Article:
The short: 2/5 ✦. After a promising start, this disappointing final installment of The Fifth Wave trilogy crashes and burns.
This book is a hot mess.
I wasn’t exactly the biggest fan of the first two books, but they were at least enjoyable quick reads.
I have no idea what happened in this book and I didn’t care about any of the characters, not even the ones who ended up dead.
The reason why it gets two stars instead of one is that I didn’t outright hate it; putting aside the plot issues, the writing itself is pretty good (even if very pretentious in some parts), and Yancey has the ability to maintain fast-paced action to keep you reading. Honestly, though, the languid “prologue” prose was better than that of the rest of the book: snark and swears and snappy sentences seems to be Yancey’s default for teenager POVs, regardless of who is speaking.
And maybe I’m just oblivious, but I didn’t feel that much of anything was really answered in this final installment; the summary is even confused: are the Others good or bad? Are they our destroyers or our saviors? How much do you even care? Yancey kept hammering in the moral of this whole trilogy whenever he could (humanity conquers all; love conquers all), but I never believed it. I didn’t buy the explanation for the Others’ presence, nor for their proposed destruction. In the end, none of it made sense.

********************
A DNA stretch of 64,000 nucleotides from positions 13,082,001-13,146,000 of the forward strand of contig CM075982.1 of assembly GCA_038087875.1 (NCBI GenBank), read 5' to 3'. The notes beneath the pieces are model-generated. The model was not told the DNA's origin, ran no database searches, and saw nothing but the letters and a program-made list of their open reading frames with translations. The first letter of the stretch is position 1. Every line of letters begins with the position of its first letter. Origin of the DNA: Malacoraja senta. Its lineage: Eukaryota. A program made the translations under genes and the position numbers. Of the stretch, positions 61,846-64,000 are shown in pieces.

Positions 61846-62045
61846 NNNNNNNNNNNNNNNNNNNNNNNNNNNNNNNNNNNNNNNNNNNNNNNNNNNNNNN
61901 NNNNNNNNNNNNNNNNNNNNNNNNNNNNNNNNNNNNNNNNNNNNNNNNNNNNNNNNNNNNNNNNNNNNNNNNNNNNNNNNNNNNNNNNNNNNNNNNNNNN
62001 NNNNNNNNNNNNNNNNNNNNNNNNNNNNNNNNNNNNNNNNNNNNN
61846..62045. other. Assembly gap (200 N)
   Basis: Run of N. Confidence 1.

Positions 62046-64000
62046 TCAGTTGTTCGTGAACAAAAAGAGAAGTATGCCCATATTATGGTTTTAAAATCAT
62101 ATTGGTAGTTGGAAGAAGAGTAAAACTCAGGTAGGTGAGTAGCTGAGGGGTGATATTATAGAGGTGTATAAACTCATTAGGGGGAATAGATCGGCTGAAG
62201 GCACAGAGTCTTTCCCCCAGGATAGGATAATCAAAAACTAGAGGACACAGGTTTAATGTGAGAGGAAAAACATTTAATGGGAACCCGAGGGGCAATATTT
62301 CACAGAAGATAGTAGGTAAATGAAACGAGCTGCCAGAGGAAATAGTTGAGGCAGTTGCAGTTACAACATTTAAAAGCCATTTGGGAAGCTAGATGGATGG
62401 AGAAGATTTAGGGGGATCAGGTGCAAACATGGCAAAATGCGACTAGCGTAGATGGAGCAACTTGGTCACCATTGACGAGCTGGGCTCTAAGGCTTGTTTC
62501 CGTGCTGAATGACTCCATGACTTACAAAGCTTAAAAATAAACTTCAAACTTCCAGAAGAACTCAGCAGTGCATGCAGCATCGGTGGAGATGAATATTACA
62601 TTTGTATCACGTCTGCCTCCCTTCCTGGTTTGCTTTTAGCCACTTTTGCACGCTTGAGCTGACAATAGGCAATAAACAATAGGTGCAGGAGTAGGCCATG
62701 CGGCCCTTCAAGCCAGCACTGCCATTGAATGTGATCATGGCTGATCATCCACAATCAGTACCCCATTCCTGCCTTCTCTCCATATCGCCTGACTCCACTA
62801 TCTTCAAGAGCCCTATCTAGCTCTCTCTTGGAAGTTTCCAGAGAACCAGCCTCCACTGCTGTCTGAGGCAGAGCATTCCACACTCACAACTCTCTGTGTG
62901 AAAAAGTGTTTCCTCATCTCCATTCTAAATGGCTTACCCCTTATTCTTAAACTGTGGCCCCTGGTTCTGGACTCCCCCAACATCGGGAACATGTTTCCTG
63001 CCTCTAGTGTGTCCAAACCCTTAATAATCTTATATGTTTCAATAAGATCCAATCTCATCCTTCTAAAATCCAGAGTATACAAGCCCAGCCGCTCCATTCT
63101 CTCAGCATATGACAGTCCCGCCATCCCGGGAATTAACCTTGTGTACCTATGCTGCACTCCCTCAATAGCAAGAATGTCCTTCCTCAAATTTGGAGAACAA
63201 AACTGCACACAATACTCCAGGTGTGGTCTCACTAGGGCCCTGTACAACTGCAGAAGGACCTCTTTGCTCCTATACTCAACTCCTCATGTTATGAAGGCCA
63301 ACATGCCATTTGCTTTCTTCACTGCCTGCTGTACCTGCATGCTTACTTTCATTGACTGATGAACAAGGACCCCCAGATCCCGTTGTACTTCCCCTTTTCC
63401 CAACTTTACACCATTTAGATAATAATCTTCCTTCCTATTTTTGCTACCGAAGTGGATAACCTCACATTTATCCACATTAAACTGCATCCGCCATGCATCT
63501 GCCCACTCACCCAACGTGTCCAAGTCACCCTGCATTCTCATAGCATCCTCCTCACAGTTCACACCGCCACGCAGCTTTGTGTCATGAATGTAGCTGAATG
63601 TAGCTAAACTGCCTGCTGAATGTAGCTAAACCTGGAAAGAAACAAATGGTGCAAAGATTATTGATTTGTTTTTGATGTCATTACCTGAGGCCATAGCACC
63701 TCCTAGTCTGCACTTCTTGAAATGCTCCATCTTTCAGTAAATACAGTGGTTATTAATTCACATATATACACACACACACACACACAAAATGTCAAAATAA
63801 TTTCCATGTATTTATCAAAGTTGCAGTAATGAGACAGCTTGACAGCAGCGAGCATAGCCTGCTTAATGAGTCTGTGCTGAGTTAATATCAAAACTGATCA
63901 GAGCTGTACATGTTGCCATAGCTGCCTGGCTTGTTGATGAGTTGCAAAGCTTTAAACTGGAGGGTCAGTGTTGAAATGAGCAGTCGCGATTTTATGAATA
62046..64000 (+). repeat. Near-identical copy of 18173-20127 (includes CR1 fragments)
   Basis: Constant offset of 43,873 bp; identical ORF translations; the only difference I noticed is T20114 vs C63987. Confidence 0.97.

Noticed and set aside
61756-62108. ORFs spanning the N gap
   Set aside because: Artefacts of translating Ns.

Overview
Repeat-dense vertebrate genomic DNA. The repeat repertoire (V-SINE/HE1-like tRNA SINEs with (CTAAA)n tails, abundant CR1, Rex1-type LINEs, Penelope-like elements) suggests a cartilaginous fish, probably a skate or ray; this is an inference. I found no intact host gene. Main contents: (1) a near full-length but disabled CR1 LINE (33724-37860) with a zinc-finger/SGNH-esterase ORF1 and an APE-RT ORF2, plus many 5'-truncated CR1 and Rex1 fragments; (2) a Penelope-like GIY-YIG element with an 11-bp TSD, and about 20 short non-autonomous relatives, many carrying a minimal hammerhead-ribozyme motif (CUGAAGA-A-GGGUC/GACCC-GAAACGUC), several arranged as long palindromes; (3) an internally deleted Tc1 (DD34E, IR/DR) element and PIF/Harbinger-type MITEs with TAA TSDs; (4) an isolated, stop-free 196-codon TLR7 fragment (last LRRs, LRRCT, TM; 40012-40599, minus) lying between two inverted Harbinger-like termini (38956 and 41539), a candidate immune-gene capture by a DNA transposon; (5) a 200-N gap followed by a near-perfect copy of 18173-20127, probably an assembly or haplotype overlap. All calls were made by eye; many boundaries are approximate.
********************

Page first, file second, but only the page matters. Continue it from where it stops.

I still hate Cassie. No matter what heroics she went through, she still abandoned her brother — her poor, traumatized six-year-old brother — for a boy she barely knew. I hate that said brother, Sam, was traumatized at all; it was horrible to read and felt largely unrealistic, though I realize war is a terrible thing that indeed does terrible things to people, even children. I think the problem was that his trauma felt purposeless. It doesn’t really affect the other characters (Cassie, barely), and it certainly doesn’t affect the plot. It’s just an unnecessary horrible detail in an infinite sea (heh) of unnecessary horrible things. Just because a writer can have something happen doesn’t mean they should. (I felt similarly about the end of Michael Grant’s BZRK series.) In any case, all the characters’ motivations were all over the place and often contradictory, and it just contributed to the overall hot mess-ness of everything.
The series started out with some promise: the idea of aliens slowly destroying earth and humans being both the problem and solution to this is interesting and relatively unique — if the instalove romance doesn’t turn you off. I’m not sure what happened between The Fifth Wave and The Last Star, either a too-short deadline or a realization of plot weaknesses too late to correct, but regardless, the book suffers for it.
Header image: The Last Star by Rick Yancey, published May 24th 2016 by G.P. Putnam’s Sons Books for Young Readers.